It's high-tech and trendy, but does activity-based working increase productivity?
PricewaterhouseCoopers Canberra is confident it will, as they become one of the capital's largest companies to embrace the flexible, collaborative office style.
And they're not alone, with a survey suggesting one in three businesses have or plan to implement "ABW".
The professional services firm's Forrest office - officially opened last month - provides about 200 staff with a personal locker, laptop and a range of individual and team work spaces, but no personal desk.
PwC Canberra managing partner Jeremy Thorpe - who like all management has also lost his set desk - said the move would improve collaboration and creative thinking.
"The key philosophy that underpins this is using technology so we're not wedded to our desks, changing the way we work - no one has an office, but we have lots of different spaces for different types of activities," Mr Thorpe said.
"The issue of innovation is one that is hard to quantify, but I have no doubt, and I have already seen, that if you put people into closer proximity to other people you get a burgeoning of ideas and connectivity that you would not normally see."
Areas in PwC's three floors are colour coded, guiding staff on the suitability for different activities.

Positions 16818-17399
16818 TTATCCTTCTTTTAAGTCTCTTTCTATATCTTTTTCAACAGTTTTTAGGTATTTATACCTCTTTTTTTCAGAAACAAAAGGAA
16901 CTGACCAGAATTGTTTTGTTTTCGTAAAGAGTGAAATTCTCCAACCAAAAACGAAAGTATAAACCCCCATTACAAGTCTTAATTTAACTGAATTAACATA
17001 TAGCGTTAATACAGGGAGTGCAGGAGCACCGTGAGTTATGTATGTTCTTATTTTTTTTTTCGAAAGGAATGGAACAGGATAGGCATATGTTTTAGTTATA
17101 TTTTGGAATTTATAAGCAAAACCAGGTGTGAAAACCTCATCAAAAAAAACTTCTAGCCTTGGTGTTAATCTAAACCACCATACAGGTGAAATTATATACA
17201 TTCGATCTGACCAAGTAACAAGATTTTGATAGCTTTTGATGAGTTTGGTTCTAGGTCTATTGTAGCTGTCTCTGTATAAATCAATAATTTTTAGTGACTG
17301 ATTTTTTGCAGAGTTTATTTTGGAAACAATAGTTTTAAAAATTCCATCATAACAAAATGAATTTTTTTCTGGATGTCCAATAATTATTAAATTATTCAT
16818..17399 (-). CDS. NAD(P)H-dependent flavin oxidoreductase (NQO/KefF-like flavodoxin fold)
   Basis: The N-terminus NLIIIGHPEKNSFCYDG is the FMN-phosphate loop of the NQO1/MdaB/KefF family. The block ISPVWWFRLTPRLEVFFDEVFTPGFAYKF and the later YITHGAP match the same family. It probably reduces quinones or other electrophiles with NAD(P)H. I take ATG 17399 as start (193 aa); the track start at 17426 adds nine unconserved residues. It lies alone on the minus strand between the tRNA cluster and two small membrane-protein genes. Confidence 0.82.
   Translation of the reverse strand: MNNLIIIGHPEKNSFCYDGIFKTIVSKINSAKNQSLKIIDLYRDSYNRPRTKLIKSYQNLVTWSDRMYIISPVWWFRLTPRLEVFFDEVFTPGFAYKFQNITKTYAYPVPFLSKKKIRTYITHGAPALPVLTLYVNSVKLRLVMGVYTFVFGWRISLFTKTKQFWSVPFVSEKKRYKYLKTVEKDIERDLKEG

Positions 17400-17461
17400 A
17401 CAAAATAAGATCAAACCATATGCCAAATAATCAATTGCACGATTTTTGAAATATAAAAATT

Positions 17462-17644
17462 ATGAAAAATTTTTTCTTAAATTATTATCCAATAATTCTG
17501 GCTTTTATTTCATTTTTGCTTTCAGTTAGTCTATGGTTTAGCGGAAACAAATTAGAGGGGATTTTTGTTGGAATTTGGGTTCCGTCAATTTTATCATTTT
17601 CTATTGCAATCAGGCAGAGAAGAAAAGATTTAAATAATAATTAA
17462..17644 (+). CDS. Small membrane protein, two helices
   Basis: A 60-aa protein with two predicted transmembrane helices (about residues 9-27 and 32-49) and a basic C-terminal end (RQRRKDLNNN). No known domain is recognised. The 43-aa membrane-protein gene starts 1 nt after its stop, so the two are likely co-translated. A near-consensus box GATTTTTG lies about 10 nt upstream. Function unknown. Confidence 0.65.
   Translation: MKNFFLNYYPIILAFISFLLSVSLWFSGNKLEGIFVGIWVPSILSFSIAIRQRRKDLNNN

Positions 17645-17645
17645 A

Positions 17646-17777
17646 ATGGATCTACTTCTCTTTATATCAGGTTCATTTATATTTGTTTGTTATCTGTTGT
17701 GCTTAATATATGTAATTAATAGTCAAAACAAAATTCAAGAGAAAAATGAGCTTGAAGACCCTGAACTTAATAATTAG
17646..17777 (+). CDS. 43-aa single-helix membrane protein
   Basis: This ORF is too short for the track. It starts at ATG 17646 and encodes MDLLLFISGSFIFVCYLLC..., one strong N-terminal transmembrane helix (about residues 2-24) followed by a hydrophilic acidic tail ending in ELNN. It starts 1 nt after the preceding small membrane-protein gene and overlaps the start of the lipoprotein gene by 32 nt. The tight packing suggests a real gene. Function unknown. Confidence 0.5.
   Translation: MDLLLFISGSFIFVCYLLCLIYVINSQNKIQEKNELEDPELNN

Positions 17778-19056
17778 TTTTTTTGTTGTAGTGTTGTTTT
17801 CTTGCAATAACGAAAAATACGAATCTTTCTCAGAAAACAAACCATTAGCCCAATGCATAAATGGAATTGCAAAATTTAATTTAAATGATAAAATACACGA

Team meetings can be held in different pods, some fitted with iPad-style touch-TVs, others with whiteboards, while the 16 ground-floor rooms cater for client meetings.
Those needing a private space for a confidential call can move into one of the offices, some with couches and standing desks.
Mr Thorpe said PwC had spent more than six months preparing staff for the change, with no criticism since the move earlier this month.
"People actually like to try something different if you give them an opportunity to," Mr Thorpe said.
"Even the people who may have been more reticent coming in here, I've been really quite pleasantly surprised by the way they've embraced it.
"The way we actually work as teams in this space will mean greater productivity - our clients will be able to judge that in 12 months when they look back and say what innovation has been coming from PwC."
Activity-based working - known also as agile working or flexi-working - has grown rapidly in Australia in recent years.
Environmental psychologist Natalie Slessor has played a part in the growth, after working on Macquarie Group's Sydney CBD shift in 2009, believed to be the first large-scale ABW office in the nation.
Now head of workplace strategy at Lend Lease, Ms Slessor said about 50,000 people would be in ABW environments in Australia and New Zealand by the end of next year.
"About 18 or 19 projects - five to 10 years ago there were zero [in Australia],'' she said. "You would have found consultants such as PwC and their competitors using [some] hot-desking."
A Colliers International survey released earlier this year of 300 Australian and New Zealand tenants - with floor space of at least 500 square metres - found one in three organisations have or plan to implement ABW.
Ms Slessor said the flexible workspaces would help productivity, but there were conditions.
"I think it's highly dependent on a couple of things - you've got to get your technology right - it's not just about space - it's about how you work.
"[And] when the leaders do it, it makes it so much easier for everyone to know how to do it.''
She said several staff surveys after the Macquarie shift found 90 per cent of employees did not want their own desk back.
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